Stesichorus’ long mythological narratives offered great scope to the poet to develop plots, characters, and themes beyond what would have been possible in shorter works. These lengthy lyrics also required considerable planning and organisation on the part of the poet, in order to prevent them from becoming diff use or meandering. They thus offer us a particular opportunity to assess and appreciate Stesichorus’ poetic technique. In a discussion of Bacchylidean artistry, Fearn refers in passing to ‘the already narratologically complex lyric narratives of Stesichorus, especially evident in the Lille fragment’: yet to date there has been no real attempt to investigate this aspect of his oeuvre. A full study of this subject would demand a small monograph; this chapter concentrates on three of Stesichorus’ works, Cycnus, Thebais, and Helen, and attempts to discover glimpses of narrative artistry that have survived from the wreckage of his poetry. Cycnus The Pindaric scholia preserve a narrative from Stesichorus’ Cycnus. Cycnus, son of Ares, lives in the approaches to Thessaly, where he spends the time beheading passing travellers in order to build a temple to Apollo out of their skulls. As Heracles approaches his home, Cycnus attacks and puts him to flight with the assistance of his father Ares. Later, however, Heracles encounters Cycnus alone, and defeats him. The scholia provide a further detail, unattributed to any poet: Athena causes the fleeing Heracles to recover his valour. Since this fits what seems to be a distinctive element of Stesichorus’ version of the myth, and since the Pindaric scholia to this poem are already known to cite Stesichorus’ poem, we may infer that this detail too is taken from Stesichorus. The myth of Heracles and Cycnus was extremely popular in archaic art: so popular that it has recently merited an Italian monograph of no fewer than 665 pages.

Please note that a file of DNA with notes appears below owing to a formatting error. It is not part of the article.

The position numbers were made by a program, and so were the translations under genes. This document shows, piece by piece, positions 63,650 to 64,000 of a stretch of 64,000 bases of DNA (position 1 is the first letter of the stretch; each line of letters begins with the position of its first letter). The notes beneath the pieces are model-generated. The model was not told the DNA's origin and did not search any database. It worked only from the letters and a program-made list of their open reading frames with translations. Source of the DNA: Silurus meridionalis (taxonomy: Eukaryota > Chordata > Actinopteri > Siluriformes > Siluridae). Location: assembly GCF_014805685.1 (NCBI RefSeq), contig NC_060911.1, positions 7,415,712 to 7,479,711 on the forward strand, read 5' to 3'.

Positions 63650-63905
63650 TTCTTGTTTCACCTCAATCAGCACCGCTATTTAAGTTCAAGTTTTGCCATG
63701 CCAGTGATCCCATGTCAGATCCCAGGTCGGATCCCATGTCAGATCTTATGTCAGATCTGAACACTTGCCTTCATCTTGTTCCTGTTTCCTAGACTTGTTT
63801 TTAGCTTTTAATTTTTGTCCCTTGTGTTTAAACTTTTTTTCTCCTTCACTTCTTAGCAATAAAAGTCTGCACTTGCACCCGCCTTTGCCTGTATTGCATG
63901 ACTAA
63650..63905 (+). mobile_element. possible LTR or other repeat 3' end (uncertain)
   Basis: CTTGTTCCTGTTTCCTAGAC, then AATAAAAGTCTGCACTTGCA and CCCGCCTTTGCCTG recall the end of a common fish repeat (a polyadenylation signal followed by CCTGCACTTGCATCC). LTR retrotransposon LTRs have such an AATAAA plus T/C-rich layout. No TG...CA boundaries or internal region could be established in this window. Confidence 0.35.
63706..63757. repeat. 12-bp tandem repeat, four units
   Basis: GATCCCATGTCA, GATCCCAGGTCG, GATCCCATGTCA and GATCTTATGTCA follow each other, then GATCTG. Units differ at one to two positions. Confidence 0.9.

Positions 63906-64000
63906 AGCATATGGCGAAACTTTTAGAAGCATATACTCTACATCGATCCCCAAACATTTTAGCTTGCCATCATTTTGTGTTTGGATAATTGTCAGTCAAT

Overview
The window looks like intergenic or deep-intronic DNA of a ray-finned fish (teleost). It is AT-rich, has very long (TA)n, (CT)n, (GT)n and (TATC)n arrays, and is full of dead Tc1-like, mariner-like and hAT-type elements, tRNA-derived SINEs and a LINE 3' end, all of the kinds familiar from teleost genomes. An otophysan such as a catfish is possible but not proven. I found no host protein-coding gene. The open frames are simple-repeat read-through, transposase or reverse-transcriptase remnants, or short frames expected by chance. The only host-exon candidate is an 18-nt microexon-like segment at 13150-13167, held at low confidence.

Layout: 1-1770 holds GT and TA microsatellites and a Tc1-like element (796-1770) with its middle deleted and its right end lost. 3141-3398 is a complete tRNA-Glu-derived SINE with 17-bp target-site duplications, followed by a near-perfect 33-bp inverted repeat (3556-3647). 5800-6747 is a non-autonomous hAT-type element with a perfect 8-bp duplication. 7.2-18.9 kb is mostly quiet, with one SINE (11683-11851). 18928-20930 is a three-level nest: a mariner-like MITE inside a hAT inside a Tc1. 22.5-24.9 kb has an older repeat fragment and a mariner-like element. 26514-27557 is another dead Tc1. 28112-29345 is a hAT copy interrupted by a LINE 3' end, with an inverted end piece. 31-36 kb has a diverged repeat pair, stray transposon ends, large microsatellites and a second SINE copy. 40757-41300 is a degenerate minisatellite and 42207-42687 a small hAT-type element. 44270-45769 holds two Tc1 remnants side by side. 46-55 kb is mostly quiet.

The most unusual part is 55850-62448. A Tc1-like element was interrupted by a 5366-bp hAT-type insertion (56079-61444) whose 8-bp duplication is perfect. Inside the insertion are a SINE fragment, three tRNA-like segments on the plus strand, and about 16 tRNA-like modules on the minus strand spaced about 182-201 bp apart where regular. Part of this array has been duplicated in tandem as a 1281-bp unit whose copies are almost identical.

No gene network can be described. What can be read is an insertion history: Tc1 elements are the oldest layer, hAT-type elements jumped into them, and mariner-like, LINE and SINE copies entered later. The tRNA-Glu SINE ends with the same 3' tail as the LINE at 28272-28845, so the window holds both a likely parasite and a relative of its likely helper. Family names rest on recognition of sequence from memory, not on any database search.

|Title of host publication||Stesichorus in Context|
|Editors||P.J. Finglass, A. Kelly|
|Publisher||Cambridge University Press|
|Number of pages||15|
|Publication status||Published - 2015|